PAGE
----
Vodafone said it was keeping its dividend today, bucking a corporate trend to cut or scrap payouts due to the coronavirus crisis.

This comes as the world's second-biggest mobile operator met expectations with a 2.6% rise in full-year core earnings. 

The UK company said a drop in international travel due to the virus pandemic had hit its revenues from roaming calls and that it expected customer spending to suffer from the economic downturn caused by the health crisis. 

However, it also said it was seeing a surge in data usage and improvements in retaining customers thanks to the speed and reliability of its networks. 

Vodafone said its core earnings reached €14.9 billion in the year ended March 31, with group revenue up 3% to €45 billion, driven by business in Europe. 

Vodafone's chief executive Nick Read cut the company's dividend a year ago, relieving immediate pressure on its balance sheet. 

This time, the group kept its full-year payout at 9 cent a share. Rival BT Group last week suspended its dividend. 

Vodafone, which has 65 million mobile contract and 25 million broadband customers in Europe, said roaming in Europe fell by 65-75% in April as the pandemic curbed travel. 

It said some of its small business customers had requested payment deferrals and some of its larger enterprise customers had sought to delay projects. 

However, the pandemic has caused an upsurge in demand for data as customers are forced to work from home and use technology to stay in contact with friends and family. 

Vodafone said mobile data had increased by 15% and fixed-line usage by as much as 70% in some markets. 

The rate of customer churn, or switching to rivals, fell 4-5 percentage points as mobile companies had to close retail stores, Vodafone said, adding the rate of new gross consumer additions reduced by around 40%.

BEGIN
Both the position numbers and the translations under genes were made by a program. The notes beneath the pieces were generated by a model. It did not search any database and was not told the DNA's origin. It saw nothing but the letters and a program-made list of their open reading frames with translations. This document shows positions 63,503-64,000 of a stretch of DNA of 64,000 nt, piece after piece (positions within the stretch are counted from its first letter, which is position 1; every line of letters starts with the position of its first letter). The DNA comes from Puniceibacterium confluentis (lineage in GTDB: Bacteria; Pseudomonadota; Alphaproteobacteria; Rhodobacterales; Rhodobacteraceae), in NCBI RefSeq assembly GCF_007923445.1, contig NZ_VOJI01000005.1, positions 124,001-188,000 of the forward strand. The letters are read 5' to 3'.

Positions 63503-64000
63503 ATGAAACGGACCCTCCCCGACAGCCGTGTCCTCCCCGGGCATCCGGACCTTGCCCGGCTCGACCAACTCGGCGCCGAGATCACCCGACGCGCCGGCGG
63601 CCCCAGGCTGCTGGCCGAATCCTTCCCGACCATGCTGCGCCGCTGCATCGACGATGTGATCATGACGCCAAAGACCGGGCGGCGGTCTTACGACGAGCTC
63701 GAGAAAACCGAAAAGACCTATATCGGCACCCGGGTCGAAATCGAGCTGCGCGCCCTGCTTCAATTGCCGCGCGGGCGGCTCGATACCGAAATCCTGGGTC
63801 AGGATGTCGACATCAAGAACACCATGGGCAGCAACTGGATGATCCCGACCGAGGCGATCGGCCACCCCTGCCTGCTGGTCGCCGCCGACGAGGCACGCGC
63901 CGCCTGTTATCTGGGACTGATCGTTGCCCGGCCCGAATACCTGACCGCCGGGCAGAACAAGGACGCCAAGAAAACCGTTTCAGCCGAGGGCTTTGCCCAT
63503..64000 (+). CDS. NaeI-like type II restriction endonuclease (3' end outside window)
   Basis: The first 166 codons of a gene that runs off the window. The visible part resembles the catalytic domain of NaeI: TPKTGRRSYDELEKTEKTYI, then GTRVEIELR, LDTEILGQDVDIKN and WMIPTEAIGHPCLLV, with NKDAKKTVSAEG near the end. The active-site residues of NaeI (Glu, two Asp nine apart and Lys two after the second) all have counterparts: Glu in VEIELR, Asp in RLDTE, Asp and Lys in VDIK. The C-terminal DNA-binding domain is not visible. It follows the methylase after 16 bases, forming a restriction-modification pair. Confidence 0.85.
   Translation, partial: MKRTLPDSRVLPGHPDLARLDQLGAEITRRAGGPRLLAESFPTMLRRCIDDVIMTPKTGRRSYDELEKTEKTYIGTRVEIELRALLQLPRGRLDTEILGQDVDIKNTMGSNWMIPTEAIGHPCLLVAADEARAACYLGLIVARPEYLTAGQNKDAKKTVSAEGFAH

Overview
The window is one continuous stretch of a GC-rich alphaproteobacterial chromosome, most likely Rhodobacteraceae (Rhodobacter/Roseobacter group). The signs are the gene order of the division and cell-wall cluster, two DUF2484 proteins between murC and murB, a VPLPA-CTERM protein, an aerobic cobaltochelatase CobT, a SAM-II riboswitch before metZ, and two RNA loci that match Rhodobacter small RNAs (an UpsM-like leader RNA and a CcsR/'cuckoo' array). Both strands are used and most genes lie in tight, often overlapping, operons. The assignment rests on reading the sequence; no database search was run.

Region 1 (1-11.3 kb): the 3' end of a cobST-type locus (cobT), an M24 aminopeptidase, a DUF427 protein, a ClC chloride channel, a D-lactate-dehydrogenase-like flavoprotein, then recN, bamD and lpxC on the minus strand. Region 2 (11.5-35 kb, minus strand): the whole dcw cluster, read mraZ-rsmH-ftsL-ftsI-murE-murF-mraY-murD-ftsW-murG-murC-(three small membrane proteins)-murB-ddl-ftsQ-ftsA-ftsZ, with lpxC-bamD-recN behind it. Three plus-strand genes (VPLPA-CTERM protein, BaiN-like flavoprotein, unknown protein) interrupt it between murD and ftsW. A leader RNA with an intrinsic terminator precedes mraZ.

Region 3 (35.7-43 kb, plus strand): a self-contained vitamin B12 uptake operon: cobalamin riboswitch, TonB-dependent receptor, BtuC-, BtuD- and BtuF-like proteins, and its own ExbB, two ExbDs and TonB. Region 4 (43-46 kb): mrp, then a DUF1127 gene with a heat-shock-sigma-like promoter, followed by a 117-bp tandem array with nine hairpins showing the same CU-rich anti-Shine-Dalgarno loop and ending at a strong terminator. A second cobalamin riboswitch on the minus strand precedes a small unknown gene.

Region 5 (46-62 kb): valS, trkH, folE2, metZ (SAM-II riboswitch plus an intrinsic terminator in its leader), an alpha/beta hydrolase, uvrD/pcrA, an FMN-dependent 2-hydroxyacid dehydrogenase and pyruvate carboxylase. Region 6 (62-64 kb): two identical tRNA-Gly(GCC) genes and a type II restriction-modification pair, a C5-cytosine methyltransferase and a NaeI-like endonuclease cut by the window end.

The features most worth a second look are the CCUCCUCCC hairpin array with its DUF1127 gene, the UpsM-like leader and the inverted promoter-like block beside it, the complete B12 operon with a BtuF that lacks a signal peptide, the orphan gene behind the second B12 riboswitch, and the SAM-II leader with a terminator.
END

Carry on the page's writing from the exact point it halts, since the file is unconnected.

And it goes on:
The company said that, given the uncertainties surrounding the pandemic, it was not able to provide adjusted core earnings guidance for the current financial year. 

But it said that, based on an assessment of the global economy, it could be flat to slightly down, compared with a rebased €14.5 billion for 2019-20. 

It did provide guidance for free cash flow before spectrum costs, which underpins its dividend, saying it would be at least €5 billion.

Vodafone ireland reports year of solid growth

Vodafone Ireland has reported a "strong year of solid, stable growth" with its service revenue coming in at €838m.

It said its total fixed broadband customer base increased by 7% year-on-year to 284,000, while its overall mobile customer base increased by 2.3%, with the addition of 46,000 customers. 

It said it now has 99% population coverage.

Vodafone also said it saw a significant increase in the number of customers taking advantage of  its enhanced 4G network with over 1.252 million devices now 4G enabled. 

Mobile data usage increased by 29.6% year on year to over 35,455 terabytes, it added.

In August, Vodafone became the first mobile operator in Ireland to switch on 5G across locations in five cities - Cork, Limerick, Dublin, Galway and Waterford. 

Anne O'Leary, CEO of Vodafone Ireland, said the company has invested over €1 billion in its network over the past decade.

Vodafone Ireland CEO Anne O'Leary

"As we build towards a digital society of the future, our focus continues to be on enhancing and expanding our mobile and gigabit broadband networks, ensuring high speed connectivity for consumers and businesses across the country," Ms O'Leary said. 

"During this time of uncertainty, connectivity means everything and I am proud that Vodafone is in such a strong position to support consumers, families, business and the vulnerable within our communities," the Vodafone Ireland CEO said. 

"As Ireland looks to build a pathway to recovery, Vodafone will continue to lead on innovation and look at ways in which we can revolutionise technology so it can be used for the greater good in society," she added.